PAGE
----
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Is there a method to read contents of a ResourceDirectory subfolder?
Started by richard9 May 11 2014 06:04 AM

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#1

richard9

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richard9
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Simply put, I have a subfolder of localization files (.lua) in my ResourceDirectory (the base directory) and I want to read a list of what files are there. (/localization and en.lua, for instance)

 

On simulator, this is easy. Pull the folder path using system.pathForFile(), and then read the list using lfs.

 

Unfortunately, on iOS devices, lfs does not work with anything within the ResourceDirectory.

 

 

backboardd[28] <Error>: HID: The 'Passive' connection 'DefaultProject' access to protected services is denied.

 

Any ideas?



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#2

ingemar

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ingemar
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I don't think that error has anything to do with your issue. I've seen that pop up everywhere recently, but it doesn't seem to affect any apps.
 
I tried this, and it works on an iPad.

local lfs = require("lfs");

-- getting a path to a directory doesn't work in the simulator
if (system.getInfo("environment") ~= "simulator") then
    local p = system.pathForFile("localization", system.ResourceDirectory);

    for file in lfs.dir(p) do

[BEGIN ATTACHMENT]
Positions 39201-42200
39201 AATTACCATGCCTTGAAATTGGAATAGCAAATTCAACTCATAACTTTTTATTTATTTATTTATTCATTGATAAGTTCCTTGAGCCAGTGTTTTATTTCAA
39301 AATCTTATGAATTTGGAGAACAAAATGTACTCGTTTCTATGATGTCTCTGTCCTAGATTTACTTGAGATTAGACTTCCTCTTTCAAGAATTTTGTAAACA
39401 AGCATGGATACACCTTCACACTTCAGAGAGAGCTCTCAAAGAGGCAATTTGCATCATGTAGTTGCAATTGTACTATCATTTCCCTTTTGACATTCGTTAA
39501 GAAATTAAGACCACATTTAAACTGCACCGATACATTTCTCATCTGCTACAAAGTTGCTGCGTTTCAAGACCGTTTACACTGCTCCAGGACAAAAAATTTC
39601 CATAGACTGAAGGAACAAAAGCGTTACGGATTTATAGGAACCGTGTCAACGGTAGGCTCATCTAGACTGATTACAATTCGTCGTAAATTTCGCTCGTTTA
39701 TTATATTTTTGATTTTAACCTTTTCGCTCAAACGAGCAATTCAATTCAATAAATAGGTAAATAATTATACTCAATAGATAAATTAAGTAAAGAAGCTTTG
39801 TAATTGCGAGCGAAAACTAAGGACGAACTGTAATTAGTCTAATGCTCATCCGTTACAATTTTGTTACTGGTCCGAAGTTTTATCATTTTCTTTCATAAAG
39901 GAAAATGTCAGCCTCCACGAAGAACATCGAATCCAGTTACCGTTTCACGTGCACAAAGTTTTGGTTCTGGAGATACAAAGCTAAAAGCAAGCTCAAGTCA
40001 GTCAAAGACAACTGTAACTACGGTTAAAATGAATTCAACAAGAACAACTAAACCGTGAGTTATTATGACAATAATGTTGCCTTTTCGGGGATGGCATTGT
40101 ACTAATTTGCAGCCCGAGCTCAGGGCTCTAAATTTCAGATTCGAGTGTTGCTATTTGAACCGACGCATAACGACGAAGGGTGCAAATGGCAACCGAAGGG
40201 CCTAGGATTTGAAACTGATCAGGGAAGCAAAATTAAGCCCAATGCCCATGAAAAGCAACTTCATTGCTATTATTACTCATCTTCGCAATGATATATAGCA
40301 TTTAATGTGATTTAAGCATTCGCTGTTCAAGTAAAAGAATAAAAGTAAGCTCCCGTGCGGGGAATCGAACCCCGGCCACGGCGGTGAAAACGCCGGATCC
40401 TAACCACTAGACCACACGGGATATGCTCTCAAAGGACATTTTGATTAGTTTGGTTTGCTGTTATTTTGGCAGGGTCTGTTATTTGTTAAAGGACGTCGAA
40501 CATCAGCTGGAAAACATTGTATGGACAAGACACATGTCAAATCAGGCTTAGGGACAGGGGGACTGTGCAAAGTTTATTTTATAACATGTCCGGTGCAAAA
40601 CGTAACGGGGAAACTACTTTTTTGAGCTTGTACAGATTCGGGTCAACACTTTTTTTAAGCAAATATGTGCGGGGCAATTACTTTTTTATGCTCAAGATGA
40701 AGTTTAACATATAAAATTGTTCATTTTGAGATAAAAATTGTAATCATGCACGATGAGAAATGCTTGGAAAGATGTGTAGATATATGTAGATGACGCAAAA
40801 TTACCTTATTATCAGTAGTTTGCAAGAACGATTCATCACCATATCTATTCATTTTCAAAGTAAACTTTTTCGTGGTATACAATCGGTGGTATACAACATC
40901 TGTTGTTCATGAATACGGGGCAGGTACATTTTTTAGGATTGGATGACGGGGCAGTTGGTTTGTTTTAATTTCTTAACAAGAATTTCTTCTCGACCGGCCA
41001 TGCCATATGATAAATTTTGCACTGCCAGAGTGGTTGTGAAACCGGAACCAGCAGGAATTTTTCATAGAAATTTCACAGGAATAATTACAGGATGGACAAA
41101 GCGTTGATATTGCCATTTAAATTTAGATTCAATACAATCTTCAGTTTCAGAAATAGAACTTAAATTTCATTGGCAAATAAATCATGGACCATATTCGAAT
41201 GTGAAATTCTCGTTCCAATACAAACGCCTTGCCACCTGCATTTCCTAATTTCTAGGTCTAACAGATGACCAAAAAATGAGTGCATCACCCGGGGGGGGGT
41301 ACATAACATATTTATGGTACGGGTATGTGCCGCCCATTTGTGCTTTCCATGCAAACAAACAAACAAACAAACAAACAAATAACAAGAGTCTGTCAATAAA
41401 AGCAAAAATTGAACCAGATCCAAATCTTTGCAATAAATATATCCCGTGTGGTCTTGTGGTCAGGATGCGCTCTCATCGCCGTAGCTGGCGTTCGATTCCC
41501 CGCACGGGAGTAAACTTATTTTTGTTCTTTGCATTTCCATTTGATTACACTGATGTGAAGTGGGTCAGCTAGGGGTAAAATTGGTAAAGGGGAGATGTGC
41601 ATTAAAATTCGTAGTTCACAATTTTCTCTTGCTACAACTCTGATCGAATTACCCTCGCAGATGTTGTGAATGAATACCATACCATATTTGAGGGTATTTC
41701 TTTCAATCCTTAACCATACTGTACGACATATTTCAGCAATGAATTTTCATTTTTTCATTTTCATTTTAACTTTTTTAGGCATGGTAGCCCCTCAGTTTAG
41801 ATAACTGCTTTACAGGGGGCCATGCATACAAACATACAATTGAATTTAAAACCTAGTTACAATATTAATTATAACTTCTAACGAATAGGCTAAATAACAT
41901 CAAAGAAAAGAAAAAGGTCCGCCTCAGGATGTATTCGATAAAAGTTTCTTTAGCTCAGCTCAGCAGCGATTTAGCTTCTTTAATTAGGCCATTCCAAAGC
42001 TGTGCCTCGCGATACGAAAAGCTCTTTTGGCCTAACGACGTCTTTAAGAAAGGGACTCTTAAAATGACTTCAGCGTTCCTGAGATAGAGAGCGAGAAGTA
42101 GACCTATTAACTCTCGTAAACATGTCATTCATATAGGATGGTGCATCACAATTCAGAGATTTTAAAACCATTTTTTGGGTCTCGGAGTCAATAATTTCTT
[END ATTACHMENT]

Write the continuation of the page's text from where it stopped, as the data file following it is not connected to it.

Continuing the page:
print("found:"..file);
    end
end

 
It finds all files in the localization directory within the Resource Directory.



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#3

richard9

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Well, first off, getting a path to a directory does work in the simulator; but you have to write the path differently:

local path = system.pathForFile(nil, system.ResourceDirectory).."/localization"

That works perfectly well in sim for all of my lfs.* needs. Switching to your method still builds (although obviously the sim crashes), but the result in the app is the same; nothing is found.

local lfs  = require("lfs")
local path = system.pathForFile(nil, system.ResourceDirectory).."/localization"
lfs.chdir(path)

-- Load in each file found
for file in lfs.dir(path) do
    print(file)
end

This method prints two files: '.' and '..'. None of the actual files listed in the folder are there. (Occurs using my method of getting the path or yours; it's just a simple one line change)

 

EDIT: lfs.chdir(path) seems optional. Turning it off has no effect on the end result.



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#4

ingemar

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CoronaSDK 2014.2300 (Pro version)

OSX 10.9.2

Xcode 5.1.1

iOS 7.1.1

 

I tested on one of my projects that has a "lang" directory.

 

My code above gave the following output:

 

 

May 12 00:22:27 Ingemars-iPad-mini generictest[1221] <Warning>: found:.
May 12 00:22:27 Ingemars-iPad-mini generictest[1221] <Warning>: found:..
May 12 00:22:27 Ingemars-iPad-mini generictest[1221] <Warning>: found:lang-de.po
May 12 00:22:27 Ingemars-iPad-mini generictest[1221] <Warning>: found:lang-en.po
May 12 00:22:27 Ingemars-iPad-mini generictest[1221] <Warning>: found:lang-es.po